Sunday, April 26, 2020

Sam Wiebe

Sam Wiebe is the author of the Vancouver crime novels Cut You Down, Invisible Dead, and Last of the Independents. His short stories have appeared in Thuglit, Spinetingler, and subTerrain, and he is a former Vancouver Public Library Writer in Residence. He lives in Vancouver.

Wiebe's new novel, Never Going Back, is due out in August.

My Q&A with the author:

How much work does your title do to take readers into the story?

Never Going Back is about Alison Kidd, a reformed master thief whose brother is kidnaped. To free him she’s forced to pull off one last heist—a set of priceless photographs owned by a retired hockey star. When the book opens, Ali is being released from incarceration, wondering why her brother isn’t waiting to pick her up.

The title speaks to her immediate situation—she’s on the straight and narrow, vowing never to return to prison, and yet circumstances force her to take on one last dangerous job. Existentially, the title speaks to her desire for something better. It becomes a mantra for her to fight through her predicament.

What's in a name?

The names should fit the characters, but the why of that…I don’t know. Sometimes it just sounds right to me. Ali sounded right for her character, someone who’s cunning and talented, has a little larceny in her heart but is fighting against it.

How surprised would your teenage reader self be by your new novel?

My teenaged self read everything from westerns to mysteries to mainstream fiction, biographies, history, trash. I think he’d like Never Going Back.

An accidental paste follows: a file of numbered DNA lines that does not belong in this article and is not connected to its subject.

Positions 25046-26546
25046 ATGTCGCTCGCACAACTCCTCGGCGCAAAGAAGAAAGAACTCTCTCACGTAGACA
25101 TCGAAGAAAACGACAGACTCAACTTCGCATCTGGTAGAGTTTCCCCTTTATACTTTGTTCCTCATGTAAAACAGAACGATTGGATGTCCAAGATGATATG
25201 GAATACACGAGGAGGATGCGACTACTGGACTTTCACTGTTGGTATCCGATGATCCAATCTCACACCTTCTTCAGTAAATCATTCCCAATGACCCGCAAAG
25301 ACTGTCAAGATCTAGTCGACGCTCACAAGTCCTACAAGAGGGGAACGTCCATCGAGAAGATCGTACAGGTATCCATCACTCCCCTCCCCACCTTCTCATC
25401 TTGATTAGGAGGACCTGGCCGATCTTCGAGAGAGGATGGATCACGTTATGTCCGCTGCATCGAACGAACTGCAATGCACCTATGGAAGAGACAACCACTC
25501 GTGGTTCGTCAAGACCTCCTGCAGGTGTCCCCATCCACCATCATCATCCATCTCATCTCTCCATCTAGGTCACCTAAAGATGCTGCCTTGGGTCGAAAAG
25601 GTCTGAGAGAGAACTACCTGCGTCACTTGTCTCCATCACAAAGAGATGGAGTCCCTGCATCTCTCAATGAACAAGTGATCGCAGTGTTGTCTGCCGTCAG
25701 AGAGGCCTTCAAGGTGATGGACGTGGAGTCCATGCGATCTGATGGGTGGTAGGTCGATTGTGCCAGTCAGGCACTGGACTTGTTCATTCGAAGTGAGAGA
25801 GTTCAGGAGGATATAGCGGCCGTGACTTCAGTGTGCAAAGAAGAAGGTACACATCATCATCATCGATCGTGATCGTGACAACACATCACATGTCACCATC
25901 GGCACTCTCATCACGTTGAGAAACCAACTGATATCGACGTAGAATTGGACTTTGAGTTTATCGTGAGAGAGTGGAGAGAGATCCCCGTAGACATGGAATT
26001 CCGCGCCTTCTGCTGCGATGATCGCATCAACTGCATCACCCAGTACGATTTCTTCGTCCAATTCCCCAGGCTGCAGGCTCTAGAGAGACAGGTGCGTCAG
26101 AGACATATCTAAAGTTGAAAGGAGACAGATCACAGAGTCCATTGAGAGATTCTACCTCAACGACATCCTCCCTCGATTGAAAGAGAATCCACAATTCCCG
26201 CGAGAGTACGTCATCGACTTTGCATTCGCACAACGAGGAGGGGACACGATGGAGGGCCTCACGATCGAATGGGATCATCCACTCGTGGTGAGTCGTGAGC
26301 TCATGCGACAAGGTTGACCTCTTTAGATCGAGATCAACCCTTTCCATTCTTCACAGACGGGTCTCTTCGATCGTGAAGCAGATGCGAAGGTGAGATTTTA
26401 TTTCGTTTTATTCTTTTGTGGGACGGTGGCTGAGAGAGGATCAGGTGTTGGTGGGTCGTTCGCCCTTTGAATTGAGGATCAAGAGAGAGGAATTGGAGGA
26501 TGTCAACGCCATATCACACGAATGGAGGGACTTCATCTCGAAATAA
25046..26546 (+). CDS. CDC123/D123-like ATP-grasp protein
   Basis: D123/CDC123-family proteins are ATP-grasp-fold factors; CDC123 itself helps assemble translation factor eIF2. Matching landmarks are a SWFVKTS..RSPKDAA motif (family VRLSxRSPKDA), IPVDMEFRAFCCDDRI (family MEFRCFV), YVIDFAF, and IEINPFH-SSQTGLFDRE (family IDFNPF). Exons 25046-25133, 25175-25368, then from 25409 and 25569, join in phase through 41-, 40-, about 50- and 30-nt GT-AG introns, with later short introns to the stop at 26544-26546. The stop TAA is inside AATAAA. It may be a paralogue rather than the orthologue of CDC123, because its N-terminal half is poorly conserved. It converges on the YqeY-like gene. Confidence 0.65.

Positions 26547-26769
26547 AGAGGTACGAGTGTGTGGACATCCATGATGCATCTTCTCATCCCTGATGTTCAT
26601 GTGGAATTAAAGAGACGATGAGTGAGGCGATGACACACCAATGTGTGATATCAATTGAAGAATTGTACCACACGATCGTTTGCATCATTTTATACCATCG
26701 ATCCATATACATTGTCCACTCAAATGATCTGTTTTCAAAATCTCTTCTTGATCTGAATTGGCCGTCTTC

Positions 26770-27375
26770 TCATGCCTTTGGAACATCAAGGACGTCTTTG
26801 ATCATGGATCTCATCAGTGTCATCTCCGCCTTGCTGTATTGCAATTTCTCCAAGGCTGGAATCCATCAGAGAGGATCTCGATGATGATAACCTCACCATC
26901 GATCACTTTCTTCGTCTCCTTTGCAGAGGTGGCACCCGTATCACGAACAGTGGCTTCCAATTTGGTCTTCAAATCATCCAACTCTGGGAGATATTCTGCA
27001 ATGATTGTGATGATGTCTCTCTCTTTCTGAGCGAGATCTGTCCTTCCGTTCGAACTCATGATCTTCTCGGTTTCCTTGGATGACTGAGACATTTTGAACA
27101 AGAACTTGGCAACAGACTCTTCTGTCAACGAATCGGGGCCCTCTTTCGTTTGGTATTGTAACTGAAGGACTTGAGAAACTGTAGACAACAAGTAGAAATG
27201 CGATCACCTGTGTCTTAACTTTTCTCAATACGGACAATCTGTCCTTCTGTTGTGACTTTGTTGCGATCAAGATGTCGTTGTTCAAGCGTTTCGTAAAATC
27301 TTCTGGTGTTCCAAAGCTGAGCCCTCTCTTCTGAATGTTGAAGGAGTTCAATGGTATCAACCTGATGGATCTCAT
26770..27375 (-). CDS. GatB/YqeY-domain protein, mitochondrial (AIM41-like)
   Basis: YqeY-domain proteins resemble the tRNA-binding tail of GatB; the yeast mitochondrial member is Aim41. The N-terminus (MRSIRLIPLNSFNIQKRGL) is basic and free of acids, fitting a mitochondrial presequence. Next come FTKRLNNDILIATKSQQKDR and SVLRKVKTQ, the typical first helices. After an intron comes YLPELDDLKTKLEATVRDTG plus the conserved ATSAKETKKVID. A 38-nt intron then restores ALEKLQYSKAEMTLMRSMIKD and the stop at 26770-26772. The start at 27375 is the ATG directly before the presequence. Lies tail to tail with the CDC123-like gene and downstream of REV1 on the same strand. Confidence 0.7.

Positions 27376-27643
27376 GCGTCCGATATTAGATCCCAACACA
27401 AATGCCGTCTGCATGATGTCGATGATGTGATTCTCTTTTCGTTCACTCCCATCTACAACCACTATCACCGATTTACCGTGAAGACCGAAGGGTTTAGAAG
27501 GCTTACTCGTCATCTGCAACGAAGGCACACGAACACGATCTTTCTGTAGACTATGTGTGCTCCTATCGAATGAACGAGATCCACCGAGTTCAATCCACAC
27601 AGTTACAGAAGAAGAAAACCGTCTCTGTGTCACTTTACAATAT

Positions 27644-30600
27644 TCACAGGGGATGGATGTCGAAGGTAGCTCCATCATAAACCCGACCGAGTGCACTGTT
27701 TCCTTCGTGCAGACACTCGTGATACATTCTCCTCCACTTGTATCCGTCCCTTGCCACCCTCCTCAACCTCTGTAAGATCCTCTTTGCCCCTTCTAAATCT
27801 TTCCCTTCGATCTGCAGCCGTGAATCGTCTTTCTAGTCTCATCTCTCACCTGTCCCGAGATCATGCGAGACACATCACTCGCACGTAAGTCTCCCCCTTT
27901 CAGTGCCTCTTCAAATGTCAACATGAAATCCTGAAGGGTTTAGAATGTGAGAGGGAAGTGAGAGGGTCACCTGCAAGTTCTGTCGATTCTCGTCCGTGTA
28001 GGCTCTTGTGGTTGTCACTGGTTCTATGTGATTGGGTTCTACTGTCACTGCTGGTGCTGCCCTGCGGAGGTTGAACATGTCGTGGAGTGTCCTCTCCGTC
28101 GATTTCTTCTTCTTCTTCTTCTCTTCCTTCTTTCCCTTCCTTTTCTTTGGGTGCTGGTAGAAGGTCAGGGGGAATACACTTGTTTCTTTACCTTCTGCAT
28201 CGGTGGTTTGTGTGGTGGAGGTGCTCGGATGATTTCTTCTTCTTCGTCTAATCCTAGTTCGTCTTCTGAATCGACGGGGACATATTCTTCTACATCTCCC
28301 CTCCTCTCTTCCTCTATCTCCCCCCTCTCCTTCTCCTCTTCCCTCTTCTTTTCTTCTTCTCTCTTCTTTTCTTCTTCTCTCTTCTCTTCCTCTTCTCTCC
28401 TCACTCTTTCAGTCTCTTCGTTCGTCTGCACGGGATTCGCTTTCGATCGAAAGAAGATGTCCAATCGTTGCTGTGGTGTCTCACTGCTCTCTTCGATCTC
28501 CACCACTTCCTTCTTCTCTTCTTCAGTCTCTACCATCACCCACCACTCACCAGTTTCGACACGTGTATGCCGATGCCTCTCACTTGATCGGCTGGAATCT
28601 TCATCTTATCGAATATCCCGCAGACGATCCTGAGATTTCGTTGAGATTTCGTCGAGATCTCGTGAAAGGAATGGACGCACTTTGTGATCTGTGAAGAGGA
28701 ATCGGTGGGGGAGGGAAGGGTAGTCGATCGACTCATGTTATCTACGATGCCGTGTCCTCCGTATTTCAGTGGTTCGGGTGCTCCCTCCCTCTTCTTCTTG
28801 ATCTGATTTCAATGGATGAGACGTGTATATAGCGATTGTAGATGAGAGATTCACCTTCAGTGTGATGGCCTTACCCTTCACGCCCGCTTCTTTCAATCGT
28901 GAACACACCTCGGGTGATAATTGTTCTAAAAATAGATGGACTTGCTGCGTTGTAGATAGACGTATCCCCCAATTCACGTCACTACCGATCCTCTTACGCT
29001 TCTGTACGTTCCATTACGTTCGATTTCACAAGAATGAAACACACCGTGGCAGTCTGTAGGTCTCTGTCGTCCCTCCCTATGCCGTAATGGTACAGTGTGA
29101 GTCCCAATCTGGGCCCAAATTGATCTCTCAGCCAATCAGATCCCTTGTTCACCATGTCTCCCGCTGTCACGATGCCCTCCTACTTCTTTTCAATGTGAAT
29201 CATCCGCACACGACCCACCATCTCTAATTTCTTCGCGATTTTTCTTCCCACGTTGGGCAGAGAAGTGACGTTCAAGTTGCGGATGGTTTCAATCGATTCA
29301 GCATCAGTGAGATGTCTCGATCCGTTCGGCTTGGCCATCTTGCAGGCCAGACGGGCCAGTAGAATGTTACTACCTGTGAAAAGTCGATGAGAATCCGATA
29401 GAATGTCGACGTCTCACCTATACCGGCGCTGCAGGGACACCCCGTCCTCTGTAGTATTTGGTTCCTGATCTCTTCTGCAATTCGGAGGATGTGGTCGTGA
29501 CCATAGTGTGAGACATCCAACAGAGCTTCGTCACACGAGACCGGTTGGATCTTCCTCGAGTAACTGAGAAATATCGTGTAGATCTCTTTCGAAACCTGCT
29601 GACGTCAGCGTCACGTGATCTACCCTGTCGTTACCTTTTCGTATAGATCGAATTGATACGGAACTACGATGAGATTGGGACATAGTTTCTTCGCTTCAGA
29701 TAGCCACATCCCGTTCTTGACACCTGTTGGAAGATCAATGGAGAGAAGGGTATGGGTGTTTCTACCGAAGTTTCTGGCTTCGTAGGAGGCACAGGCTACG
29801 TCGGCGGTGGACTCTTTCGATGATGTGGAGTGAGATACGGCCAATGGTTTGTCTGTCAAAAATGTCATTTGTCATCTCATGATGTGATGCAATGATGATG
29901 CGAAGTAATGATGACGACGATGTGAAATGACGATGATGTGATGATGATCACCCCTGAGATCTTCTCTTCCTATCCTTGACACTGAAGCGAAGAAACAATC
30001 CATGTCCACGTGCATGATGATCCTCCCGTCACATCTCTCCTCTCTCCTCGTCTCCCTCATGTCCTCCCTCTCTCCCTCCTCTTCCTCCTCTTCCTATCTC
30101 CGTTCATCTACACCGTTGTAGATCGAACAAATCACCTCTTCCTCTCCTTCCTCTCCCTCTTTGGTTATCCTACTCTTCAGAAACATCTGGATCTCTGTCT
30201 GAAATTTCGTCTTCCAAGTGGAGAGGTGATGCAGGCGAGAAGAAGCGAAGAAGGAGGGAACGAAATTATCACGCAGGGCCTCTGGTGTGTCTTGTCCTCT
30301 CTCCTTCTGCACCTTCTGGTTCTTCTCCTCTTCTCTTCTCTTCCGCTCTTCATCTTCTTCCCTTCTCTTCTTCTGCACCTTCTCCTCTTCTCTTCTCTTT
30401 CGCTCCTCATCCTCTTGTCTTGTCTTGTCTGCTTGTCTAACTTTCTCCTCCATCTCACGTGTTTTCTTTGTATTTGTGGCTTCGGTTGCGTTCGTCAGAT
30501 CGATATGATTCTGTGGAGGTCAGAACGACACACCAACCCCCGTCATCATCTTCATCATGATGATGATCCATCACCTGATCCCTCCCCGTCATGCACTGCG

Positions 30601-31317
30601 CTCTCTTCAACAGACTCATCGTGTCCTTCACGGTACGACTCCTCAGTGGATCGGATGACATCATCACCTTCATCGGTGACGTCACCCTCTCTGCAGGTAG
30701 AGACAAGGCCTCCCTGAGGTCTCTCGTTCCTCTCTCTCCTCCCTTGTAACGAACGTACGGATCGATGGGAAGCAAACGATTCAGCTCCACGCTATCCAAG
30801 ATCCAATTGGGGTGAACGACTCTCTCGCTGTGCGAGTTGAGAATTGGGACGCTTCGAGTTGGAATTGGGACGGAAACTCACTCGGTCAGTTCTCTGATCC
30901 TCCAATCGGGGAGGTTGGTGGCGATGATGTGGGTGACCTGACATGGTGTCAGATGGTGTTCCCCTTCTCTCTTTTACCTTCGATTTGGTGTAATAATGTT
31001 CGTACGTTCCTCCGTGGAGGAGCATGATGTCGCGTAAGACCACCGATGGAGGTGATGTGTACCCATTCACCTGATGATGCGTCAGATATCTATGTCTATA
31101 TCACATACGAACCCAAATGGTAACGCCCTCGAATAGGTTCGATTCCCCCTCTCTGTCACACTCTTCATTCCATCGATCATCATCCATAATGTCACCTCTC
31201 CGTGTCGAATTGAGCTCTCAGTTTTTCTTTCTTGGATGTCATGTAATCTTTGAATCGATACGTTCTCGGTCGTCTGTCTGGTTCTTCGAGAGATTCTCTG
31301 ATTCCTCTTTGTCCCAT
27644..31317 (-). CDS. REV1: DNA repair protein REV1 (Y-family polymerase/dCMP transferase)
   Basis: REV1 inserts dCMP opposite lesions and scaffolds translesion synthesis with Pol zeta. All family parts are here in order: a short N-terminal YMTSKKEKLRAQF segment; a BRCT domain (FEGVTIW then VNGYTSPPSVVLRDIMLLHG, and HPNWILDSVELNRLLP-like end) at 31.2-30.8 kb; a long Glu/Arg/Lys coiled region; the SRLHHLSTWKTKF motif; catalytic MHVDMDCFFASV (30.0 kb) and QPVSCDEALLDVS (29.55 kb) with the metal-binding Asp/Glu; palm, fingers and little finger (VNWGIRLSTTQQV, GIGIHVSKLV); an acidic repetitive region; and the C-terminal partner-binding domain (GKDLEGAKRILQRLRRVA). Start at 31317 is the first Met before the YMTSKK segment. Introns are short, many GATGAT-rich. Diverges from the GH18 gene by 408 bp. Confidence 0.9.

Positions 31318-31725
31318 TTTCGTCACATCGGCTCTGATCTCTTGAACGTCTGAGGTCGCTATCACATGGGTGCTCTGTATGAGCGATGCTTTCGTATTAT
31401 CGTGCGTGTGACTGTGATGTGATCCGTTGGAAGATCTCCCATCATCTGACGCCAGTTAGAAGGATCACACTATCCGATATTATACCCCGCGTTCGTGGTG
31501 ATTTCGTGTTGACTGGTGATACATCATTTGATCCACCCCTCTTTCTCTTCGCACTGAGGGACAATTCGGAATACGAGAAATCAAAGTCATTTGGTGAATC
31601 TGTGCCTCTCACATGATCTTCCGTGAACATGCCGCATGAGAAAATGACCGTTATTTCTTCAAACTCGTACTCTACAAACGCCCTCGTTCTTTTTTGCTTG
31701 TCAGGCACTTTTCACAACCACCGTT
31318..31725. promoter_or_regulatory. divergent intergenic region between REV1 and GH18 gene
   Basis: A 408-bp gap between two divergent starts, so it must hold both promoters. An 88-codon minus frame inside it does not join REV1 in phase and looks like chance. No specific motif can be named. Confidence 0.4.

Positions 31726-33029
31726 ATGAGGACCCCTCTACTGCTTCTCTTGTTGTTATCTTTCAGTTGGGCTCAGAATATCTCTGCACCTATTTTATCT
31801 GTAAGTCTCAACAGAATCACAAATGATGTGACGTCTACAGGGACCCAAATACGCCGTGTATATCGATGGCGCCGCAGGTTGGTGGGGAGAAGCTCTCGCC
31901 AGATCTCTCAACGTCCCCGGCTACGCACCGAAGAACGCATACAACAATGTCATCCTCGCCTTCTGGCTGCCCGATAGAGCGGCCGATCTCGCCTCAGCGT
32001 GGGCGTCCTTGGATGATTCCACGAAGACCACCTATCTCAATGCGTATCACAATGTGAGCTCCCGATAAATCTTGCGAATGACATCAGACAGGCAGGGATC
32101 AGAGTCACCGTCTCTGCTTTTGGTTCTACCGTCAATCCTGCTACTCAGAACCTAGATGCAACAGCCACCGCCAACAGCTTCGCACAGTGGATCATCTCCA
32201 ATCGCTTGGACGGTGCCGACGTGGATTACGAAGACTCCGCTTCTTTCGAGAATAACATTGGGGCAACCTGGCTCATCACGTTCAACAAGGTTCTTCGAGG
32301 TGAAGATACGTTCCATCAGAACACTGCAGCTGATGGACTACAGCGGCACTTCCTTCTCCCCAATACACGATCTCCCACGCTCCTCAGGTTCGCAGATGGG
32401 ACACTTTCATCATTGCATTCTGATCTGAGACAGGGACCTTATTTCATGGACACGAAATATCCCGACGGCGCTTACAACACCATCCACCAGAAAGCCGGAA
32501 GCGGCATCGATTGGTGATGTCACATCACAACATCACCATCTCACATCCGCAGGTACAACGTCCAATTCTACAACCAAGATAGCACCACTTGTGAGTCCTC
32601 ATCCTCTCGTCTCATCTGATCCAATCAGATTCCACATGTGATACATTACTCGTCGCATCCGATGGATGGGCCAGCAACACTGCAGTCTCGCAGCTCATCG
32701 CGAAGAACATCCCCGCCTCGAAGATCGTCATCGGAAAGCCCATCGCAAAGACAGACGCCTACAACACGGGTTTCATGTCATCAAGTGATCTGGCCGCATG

Do you find it harder to write beginnings or endings? Which do you change more?

They’re both tough. A beginning has to grab you. An ending has to resonate after it lets you go. I probably change the endings more.

Do you see much of yourself in your characters? Do they have any connection to your personality, or are they a world apart?

Certain things come from me or people I know, yeah. The most interesting one from Never Going Back had to do with a friend of mine whose father installed alarms. There’s a way to ‘cheat’ certain alarm systems, even quite high-tech ones…read the book to find out.

What non-literary inspirations have influenced your writing?

In the case of Never Going Back, photography. The Vancouver School and street photography play a key role in Never Going Back. Street photography is a document of a time and place, and yet is composed and artificial. Photographs are mechanically reproducible, as Walter Benjamin pointed out in a famous essay—and yet certain photos become priceless.

And what better object to steal than something that’s priceless?
Visit Sam Wiebe's website.

My Book, The Movie: Invisible Dead.

The Page 69 Test: Invisible Dead.

The Page 69 Test: Cut You Down.

--Marshal Zeringue